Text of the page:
In the midst of yet another Civil War in the Marvel Universe, the Inhumans — individuals with alien DNA and superpowers — will see a newcomer who’s going to be a real handful. Morris Sackett, aka Mosaic, is a cocky pro athlete who loses his physical form and must inherit other bodies to survive. The new Inhuman will make his debut in Uncanny Inhumans #11 before starring in his own series this October from Geoffrey Thorne and Khary Randolph.

Described as “the perfect spy,” Mosaic will contribute to Marvel’s genuine effort to diversity within its comic book universe as a new black superhero, but Thorne and Randolph are quick to destroy stereotypes for black superheroes. “People always ask for more diversity and strong characters of color, so that is what we aim to deliver,” Randolph told Vulture. “But that aspect is just the outer layer the more important thing is creating an interesting person that people will want to know more about month to month.”

1. He doesn’t just take over bodies, he actually becomes them

In the same Vulture interview, Thorne and Randolph describe Mosaic’s powers as more than a ghostly inhabiter. “He has access to every memory, every talent, and most important, every nuance of speech and behavior his host might have,” Thorne says. “Morris physically takes over your body — sort of like a parasite or a virus made of energy.”

The Marvel Universe, brimming with geniuses like Tony Stark and Peter Parker and heavy hitters like the Hulk and Thor, offer no shortage of exciting hosts for the new Inhuman.

2. He is downright undetectable

“Not even a telepath could detect his presence unless he wanted them to,” says Thorne. “He cannot be detected or blocked by any conventional surveillance or defensive equipment, not even Stark-level tech. He is the perfect spy.”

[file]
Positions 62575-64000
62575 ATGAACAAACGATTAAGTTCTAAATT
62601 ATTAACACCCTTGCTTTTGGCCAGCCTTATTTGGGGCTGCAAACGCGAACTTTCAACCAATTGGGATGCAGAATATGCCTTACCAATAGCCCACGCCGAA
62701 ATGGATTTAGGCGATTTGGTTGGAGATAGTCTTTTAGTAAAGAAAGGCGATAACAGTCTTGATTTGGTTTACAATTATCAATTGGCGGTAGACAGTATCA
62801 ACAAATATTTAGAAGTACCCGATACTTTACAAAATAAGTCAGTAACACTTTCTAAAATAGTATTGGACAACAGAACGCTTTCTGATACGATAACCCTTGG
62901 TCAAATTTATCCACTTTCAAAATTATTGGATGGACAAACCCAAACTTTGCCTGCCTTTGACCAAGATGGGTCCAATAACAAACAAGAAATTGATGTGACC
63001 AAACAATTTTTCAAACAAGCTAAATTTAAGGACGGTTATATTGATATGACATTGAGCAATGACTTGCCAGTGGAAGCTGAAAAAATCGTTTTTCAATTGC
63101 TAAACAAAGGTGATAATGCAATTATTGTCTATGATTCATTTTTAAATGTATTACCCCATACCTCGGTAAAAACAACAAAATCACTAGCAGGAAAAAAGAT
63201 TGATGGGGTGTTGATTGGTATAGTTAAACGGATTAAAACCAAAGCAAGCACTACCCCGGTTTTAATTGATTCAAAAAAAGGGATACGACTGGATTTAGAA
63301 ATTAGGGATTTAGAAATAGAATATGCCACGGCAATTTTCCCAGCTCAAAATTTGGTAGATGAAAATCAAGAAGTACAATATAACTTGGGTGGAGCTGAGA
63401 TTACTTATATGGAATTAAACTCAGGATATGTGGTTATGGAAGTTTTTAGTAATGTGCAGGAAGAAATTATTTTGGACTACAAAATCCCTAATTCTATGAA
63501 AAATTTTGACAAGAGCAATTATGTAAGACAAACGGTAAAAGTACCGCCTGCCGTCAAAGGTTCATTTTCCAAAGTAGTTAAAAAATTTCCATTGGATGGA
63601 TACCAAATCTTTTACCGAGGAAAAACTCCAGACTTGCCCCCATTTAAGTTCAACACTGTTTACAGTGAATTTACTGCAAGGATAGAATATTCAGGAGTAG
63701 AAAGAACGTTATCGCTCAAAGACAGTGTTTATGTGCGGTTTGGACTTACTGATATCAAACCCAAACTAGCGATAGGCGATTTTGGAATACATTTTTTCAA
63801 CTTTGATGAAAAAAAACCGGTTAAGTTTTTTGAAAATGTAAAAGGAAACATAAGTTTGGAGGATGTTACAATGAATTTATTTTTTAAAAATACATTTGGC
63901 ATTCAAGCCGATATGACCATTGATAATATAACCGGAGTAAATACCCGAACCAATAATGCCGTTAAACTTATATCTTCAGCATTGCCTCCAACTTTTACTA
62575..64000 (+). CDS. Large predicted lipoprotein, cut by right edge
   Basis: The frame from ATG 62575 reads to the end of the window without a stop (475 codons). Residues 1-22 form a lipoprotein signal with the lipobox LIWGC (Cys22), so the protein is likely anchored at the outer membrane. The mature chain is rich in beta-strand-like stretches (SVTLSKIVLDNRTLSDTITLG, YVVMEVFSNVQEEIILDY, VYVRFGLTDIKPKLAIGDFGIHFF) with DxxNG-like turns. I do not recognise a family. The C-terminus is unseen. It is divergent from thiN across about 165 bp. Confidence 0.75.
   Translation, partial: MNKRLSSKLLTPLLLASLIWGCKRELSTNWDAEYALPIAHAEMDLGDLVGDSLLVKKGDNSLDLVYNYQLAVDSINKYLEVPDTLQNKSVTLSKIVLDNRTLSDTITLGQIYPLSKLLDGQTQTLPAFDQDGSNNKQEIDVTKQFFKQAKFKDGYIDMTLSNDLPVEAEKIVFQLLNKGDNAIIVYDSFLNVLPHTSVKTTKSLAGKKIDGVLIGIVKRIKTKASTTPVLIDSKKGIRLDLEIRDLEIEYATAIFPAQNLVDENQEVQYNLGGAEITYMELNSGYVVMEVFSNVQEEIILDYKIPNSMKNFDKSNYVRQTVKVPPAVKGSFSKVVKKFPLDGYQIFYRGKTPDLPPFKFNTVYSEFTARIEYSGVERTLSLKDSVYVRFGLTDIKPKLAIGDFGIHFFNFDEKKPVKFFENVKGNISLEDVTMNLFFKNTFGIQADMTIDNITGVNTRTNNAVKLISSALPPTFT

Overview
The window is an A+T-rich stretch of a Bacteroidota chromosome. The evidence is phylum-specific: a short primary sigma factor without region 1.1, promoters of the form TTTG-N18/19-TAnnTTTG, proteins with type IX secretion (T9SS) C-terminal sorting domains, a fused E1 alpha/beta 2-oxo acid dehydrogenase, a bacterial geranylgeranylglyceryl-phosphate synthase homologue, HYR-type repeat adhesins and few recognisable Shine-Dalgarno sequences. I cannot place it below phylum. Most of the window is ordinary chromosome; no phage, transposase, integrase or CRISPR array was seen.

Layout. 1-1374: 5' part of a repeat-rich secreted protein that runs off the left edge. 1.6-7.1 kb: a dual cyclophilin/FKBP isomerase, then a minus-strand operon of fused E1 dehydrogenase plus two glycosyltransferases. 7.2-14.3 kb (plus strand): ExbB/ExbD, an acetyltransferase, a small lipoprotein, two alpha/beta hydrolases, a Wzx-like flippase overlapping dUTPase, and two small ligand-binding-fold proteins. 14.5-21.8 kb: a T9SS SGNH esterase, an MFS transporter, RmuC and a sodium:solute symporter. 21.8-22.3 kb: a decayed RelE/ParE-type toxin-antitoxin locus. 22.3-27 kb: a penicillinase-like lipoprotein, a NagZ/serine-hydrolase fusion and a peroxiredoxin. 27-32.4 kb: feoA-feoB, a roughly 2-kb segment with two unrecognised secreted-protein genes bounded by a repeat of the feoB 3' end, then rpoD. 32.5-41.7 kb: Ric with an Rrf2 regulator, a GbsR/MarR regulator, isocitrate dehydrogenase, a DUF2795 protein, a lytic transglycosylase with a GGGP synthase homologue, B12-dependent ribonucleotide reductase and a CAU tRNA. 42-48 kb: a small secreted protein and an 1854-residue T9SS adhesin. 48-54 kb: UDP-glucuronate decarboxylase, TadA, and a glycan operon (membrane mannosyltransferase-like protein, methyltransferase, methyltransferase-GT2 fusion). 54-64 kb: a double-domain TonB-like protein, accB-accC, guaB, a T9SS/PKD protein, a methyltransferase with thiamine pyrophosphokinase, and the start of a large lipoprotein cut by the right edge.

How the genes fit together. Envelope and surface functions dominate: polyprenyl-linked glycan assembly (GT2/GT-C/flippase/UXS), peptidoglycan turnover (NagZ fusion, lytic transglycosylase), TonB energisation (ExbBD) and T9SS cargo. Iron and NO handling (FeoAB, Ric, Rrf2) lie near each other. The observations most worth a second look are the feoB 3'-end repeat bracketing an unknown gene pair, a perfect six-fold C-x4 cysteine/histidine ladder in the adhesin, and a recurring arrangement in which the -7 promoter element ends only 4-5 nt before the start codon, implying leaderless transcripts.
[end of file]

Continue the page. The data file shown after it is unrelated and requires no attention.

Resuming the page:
3. When he takes over, the original host “sleeps.”

Thorne describes the hosts memories and personality as going to “sleep,” using a metaphor of a hard drive that Mosaic has full access to.

4. He has his share of weaknesses, too

Because of Mosaic’s ability, he has no physical self anymore, which is agonizing for an athlete so used to staying in shape. He’s also limited by what his hosts can do. For example, if Mosaic knew how to do somersaults, he can’t do them when he’s possessing someone who wouldn’t, somebody like (presumably) Kingpin.

'Mosaic' #1 cover, by Stuart Immonen

5. He isn’t another Peter Parker

Ethnic diversity is great and needed more than ever, but Thorne was adamant about adding layers to Mosaic. Because there are so few examples of minority superheroes, Thorne laments how characters like Black Panther are unable to be less than upstanding examples.

Mosaic isn’t going to be another friendly neighborhood hero. He’s a jerk, spoiled by his lifestyle who loses it all in an instant. “One minute, Mosaic holds the world in the palm of his hand, the next, he has absolutely nothing,” explained Marvel Editor-in-Chief Axel Alonso in a statement. “[E]xcept for powers that … if not properly harnessed, will feel more like a curse.””

“I’m very pleased Marvel is letting me make Morris the fully rounded person that he needs to be for the story to work,” Thorne says.

Mosaic, drawn by Khary Rudolph

6. His release date

A free 10-page origin story of Mosaic will be available at Barnes & Noble stores on August 6, while his full-fledged solo series will hit shelves beginning in October.

Photos via Marvel Comics